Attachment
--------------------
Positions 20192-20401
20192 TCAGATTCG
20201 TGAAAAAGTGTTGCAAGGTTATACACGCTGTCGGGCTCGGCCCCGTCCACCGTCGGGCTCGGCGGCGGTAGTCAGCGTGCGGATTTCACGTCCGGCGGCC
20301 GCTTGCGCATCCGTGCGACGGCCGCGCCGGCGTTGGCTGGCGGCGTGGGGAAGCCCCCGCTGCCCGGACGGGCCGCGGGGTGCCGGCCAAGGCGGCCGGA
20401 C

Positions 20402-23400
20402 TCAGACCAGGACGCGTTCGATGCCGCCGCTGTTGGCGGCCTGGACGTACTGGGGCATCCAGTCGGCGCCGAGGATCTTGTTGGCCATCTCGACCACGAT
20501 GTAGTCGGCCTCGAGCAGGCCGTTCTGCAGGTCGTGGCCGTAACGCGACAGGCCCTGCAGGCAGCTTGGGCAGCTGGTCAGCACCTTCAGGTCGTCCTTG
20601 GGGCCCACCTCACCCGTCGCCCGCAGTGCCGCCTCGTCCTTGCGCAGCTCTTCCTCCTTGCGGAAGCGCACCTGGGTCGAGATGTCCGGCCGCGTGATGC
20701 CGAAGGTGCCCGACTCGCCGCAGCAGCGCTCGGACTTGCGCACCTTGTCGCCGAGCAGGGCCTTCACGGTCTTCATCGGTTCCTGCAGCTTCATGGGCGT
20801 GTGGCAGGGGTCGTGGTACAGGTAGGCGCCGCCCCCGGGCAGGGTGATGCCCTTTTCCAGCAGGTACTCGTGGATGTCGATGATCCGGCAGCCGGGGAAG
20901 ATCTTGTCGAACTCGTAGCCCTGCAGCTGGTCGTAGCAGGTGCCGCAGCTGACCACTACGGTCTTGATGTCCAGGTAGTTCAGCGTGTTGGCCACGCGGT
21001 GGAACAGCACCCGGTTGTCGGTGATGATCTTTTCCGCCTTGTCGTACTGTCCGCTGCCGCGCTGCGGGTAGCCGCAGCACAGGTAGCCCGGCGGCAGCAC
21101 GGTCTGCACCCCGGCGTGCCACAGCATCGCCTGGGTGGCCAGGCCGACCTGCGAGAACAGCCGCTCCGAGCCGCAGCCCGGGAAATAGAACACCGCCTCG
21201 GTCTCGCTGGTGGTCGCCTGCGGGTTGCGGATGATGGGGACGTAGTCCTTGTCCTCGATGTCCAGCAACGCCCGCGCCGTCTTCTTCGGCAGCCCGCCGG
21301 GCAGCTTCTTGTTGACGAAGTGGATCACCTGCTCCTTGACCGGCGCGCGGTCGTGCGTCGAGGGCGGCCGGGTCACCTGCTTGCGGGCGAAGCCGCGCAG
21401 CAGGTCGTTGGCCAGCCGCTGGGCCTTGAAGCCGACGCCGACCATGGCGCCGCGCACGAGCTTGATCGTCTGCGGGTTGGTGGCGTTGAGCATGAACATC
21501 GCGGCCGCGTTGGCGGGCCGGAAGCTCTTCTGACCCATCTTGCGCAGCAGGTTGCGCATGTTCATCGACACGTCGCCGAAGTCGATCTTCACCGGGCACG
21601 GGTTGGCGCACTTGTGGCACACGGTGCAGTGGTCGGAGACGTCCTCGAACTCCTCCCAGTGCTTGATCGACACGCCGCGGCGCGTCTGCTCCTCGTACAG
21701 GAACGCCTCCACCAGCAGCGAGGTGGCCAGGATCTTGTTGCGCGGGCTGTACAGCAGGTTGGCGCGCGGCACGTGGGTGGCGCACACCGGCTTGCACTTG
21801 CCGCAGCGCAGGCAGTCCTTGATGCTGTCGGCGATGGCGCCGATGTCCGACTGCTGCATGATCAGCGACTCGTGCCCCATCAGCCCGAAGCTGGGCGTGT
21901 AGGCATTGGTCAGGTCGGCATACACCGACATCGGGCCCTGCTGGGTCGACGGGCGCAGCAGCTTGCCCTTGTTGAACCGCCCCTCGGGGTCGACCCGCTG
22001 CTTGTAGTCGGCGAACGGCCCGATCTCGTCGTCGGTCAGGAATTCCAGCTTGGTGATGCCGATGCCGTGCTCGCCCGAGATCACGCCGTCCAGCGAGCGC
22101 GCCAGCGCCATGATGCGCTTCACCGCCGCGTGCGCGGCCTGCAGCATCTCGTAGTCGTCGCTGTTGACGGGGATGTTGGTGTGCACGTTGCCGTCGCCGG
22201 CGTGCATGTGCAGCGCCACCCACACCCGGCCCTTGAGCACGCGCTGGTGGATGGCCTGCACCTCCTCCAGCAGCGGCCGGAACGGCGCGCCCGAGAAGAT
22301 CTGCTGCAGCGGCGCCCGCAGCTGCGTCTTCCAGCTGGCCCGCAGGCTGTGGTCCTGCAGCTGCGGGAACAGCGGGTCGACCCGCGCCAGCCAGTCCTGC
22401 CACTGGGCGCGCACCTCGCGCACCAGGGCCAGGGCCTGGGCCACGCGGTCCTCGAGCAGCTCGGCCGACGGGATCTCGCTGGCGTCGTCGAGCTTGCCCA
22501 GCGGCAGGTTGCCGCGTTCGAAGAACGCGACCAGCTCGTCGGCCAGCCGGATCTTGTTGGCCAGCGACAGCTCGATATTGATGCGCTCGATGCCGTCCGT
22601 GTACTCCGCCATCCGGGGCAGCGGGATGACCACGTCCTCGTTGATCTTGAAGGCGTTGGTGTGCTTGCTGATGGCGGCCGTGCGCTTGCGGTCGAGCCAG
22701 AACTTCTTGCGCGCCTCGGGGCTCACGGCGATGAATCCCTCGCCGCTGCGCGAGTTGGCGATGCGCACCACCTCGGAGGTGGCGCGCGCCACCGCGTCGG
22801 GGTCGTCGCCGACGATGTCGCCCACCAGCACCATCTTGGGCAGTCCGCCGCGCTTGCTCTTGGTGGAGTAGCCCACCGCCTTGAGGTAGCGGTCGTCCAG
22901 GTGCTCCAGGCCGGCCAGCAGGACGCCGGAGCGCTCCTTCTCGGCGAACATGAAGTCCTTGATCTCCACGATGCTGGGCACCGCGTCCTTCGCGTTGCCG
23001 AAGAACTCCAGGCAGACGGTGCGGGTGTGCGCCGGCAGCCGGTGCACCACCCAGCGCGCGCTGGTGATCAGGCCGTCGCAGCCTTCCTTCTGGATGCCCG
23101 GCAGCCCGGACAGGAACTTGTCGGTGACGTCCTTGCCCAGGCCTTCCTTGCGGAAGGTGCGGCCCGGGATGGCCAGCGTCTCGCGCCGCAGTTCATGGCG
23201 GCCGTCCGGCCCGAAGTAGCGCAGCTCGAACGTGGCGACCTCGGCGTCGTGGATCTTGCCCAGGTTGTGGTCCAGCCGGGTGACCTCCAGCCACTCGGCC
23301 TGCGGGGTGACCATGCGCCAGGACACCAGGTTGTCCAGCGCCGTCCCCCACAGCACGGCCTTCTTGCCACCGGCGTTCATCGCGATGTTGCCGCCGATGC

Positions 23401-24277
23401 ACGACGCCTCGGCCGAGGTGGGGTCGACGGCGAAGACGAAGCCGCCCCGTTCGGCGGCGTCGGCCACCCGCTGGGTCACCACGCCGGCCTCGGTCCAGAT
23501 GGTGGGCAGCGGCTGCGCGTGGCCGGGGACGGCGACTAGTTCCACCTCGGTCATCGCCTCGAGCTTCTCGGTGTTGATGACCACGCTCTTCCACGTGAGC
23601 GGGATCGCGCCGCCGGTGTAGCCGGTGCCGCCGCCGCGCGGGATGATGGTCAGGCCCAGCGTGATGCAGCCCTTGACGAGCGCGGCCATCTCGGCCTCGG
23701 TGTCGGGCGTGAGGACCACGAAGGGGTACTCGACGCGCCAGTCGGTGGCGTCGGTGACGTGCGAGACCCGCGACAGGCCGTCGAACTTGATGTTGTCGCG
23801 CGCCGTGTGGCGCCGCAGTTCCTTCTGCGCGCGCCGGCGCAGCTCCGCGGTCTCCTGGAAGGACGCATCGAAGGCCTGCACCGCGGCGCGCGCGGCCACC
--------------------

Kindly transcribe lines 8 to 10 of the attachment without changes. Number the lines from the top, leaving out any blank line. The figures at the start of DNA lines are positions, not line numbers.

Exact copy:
20501 GTAGTCGGCCTCGAGCAGGCCGTTCTGCAGGTCGTGGCCGTAACGCGACAGGCCCTGCAGGCAGCTTGGGCAGCTGGTCAGCACCTTCAGGTCGTCCTTG
20601 GGGCCCACCTCACCCGTCGCCCGCAGTGCCGCCTCGTCCTTGCGCAGCTCTTCCTCCTTGCGGAAGCGCACCTGGGTCGAGATGTCCGGCCGCGTGATGC
20701 CGAAGGTGCCCGACTCGCCGCAGCAGCGCTCGGACTTGCGCACCTTGTCGCCGAGCAGGGCCTTCACGGTCTTCATCGGTTCCTGCAGCTTCATGGGCGT